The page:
Martín Fanzone1,2, Ignacio Coronado1,3, Santiago Sari1,Anibal Catania1, Mariona Gil i Cortiella4, Cristina Ubeda5,6, Mariela Assof1,2, Viviana Jofré1,2,Vilma Morata de Ambrosini3,7, Alvaro Peña Neira8
1 Estación Experimental Mendoza, Instituto Nacional de Tecnología Agropecuaria, Luján de Cuyo, Mendoza, Argentina
2 Universidad Juan Agustín Maza, Av., Mendoza, Argentina
3 Consejo Nacional de Investigaciones Científicas y Técnicas (CONICET), Argentina
4 Instituto de Ciencias Químicas Aplicadas, Universidad Autónoma de Chile, Santiago 8910060, Chile
5 Departamento de Nutrición y Bromatología, Toxicología y Medicina Legal, Facultad de Farmacia, Universidad de Sevilla, Sevilla, Spain
6 Instituto de Ciencias Biomédicas, Facultad de Ciencias, Universidad Autónoma de Chile, Santiago, Chile
7 Facultad de Ciencias Aplicadas a la Industria, Universidad Nacional de Cuyo, Bernardo de Irigoyen 375, 5600, Mendoza, Argentina.
8 Facultad de Ciencias Agronómicas, Universidad de Chile, Santiago, Chile.

Email contact: fanzone.martin[@]

AIM: Bonarda, the second red grape variety in Argentina, produces high yields per hectare generating, in several cases, wines with low levels of quality compounds. Microwave-assisted extraction (MW) is a novel extraction technique for winemaking, widely applied in other foods. Stems addition (S) during vinification can be a sustainable technology for phenolic and aroma contribution without additional cost. Therefore, this study aimed to evaluate the combined effect of MW application with stem additions in different conditions, before fermentation, on the chemical composition and sensory properties of Bonarda wines.

METHODS: During two consecutive vintages (2018-2019), 450 kg of grapes were harvested (≈24°Brix) from a commercial vineyard (Mendoza, Argentina), and made into wine in 25 L following a standard protocol. The experimental design consisted of ten treatments (two factors) by triplicate. Two maceration strategies were applied [control (C), and microwaved-assisted extraction after grape crushing (MW; 2450 MHz, 7600 W, 45-50°C)], combined with five stem-contact conditions [control without stems (WS), 50% stems addition (S50), 50% stems addition + MW of the stems (S50MW; 2450 MHz, 7600 W, 60°C), 100% stems addition (S100), 100% stems addition + MW (S100MW)]. Wines were analyzed for basic chemistry (1), phenolic composition and color parameters (2-5), polysaccharides (6), and aroma profiles (7). Additionally, a descriptive sensory analysis (QDA) was performed with 19 panelists in 8 sessions, and 22 attributes were established.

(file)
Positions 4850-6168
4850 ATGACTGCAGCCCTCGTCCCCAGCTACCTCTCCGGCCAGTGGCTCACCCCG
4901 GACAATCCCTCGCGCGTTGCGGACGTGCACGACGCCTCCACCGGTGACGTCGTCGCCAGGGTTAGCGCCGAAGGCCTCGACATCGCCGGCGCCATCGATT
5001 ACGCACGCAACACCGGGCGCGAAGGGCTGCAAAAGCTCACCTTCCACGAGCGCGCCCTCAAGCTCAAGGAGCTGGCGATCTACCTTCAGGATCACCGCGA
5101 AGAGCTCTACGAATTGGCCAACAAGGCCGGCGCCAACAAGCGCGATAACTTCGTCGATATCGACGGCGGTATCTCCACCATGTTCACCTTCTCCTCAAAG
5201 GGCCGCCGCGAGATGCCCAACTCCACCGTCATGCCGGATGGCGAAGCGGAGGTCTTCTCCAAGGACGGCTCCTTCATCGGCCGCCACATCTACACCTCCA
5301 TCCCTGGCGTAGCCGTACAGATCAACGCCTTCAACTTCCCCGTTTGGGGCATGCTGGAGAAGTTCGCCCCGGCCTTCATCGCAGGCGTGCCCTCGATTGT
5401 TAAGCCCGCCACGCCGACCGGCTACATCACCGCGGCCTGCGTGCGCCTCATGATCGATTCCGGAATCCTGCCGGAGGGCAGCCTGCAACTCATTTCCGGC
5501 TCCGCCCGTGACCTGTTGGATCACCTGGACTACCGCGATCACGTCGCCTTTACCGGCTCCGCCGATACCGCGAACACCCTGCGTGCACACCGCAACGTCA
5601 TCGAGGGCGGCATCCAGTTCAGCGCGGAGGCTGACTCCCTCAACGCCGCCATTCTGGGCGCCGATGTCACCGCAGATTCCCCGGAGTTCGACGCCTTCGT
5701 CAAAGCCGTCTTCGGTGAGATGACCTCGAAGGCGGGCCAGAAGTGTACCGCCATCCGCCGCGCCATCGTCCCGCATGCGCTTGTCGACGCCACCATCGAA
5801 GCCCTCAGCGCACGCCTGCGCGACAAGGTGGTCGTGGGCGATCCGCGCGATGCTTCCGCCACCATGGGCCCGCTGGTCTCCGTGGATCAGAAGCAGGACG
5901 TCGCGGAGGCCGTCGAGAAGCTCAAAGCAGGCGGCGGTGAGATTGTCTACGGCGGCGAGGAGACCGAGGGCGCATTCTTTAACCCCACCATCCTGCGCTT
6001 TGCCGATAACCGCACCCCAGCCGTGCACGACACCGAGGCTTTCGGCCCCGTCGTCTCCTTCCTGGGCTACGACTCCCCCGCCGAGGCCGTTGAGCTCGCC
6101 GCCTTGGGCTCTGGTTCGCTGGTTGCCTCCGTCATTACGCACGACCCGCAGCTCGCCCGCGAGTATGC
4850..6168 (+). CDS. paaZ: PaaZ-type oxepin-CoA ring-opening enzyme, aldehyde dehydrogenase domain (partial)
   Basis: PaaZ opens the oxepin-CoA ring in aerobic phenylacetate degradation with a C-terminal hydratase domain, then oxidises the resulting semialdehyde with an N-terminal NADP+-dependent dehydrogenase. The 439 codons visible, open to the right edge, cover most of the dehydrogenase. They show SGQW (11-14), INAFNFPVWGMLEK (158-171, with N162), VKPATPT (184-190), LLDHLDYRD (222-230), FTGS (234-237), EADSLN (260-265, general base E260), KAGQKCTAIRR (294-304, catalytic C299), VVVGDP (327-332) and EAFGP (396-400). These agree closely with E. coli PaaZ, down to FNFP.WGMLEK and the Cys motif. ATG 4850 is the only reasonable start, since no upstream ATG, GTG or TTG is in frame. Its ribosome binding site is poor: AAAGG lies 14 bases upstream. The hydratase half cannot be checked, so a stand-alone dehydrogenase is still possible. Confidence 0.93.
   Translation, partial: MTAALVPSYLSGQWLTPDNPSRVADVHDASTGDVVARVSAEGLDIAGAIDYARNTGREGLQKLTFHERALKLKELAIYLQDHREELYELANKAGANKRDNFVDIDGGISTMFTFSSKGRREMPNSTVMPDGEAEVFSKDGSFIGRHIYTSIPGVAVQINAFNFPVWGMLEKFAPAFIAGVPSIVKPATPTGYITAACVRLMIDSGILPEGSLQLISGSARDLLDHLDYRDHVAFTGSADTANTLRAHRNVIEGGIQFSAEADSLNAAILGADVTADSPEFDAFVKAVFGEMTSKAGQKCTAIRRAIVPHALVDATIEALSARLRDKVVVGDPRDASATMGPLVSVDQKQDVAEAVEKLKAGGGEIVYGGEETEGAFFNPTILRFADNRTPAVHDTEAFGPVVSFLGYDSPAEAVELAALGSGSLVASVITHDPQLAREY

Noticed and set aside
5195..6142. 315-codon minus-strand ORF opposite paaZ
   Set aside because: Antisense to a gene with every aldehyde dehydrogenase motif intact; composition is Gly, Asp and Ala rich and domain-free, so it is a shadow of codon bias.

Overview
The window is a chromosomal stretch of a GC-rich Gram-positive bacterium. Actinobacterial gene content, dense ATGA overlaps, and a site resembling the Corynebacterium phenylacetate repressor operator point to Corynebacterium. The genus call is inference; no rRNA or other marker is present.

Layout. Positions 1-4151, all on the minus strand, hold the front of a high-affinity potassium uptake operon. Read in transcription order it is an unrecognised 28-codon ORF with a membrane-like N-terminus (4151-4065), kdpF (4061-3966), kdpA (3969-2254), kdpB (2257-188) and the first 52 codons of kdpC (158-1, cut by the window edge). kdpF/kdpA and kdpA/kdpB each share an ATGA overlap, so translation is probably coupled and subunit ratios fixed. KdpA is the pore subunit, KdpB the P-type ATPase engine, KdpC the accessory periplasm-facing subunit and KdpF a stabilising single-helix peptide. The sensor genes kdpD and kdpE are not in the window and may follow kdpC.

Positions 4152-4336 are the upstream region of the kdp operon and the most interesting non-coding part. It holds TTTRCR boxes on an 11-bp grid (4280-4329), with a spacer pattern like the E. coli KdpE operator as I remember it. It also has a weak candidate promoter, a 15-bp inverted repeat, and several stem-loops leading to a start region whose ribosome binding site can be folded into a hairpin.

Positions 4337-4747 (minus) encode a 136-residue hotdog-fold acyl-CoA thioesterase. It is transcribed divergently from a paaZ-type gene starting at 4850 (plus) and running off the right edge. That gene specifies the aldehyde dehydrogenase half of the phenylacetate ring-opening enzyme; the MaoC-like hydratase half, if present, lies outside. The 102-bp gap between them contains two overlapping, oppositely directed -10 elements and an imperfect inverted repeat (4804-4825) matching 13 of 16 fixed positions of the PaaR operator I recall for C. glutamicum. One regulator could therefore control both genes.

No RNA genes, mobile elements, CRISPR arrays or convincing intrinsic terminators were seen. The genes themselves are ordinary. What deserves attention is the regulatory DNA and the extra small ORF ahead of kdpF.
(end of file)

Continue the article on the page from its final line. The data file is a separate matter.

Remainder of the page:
RESULTS: In both seasons, the application of microwaves significantly reduced microbial flora in musts (fungi, yeasts, and acetic acid bacteria), in addition to inhibiting enzymatic activity (cellulase and pectinase). Due to the significant difference of the vintage and its interaction with some of the studied factors, the chemical and sensory characterization of wines were evaluated separately for each season. The 2018 wines showed higher pH with stem additions and MW application in both matrices. Stem additions increased tannin content by 63% (S100) and by >35% for the other treatments; while MW consistently improved phenolic extraction (mainly, anthocyanins and derivatives), and polymeric pigments formation. Likewise, combined strategies increased polysaccharides extraction (FI, 165 kDa; FII, 45 kDa; FIII, 12 kDa), enhanced wine color (greater saturation), and intensified violet hue. Finally, the PCA including sensory variables described the MWS50 wines with higher color intensity and chocolate aroma, and 100% stems addition treatments with more astringency and violet hue. The behavior observed in 2019 was similar, with a more marked effect of MW on wine color (C*ab and polymeric pigments).

CONCLUSIONS: The reported results are promising and are considered the first advance in the knowledge of the impact of the proposed technological strategies on the chemical and sensory quality of red wines.

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Úbeda, C. et al. (2017). American Journal of Enology and Viticulture, 68(3), 390–399.

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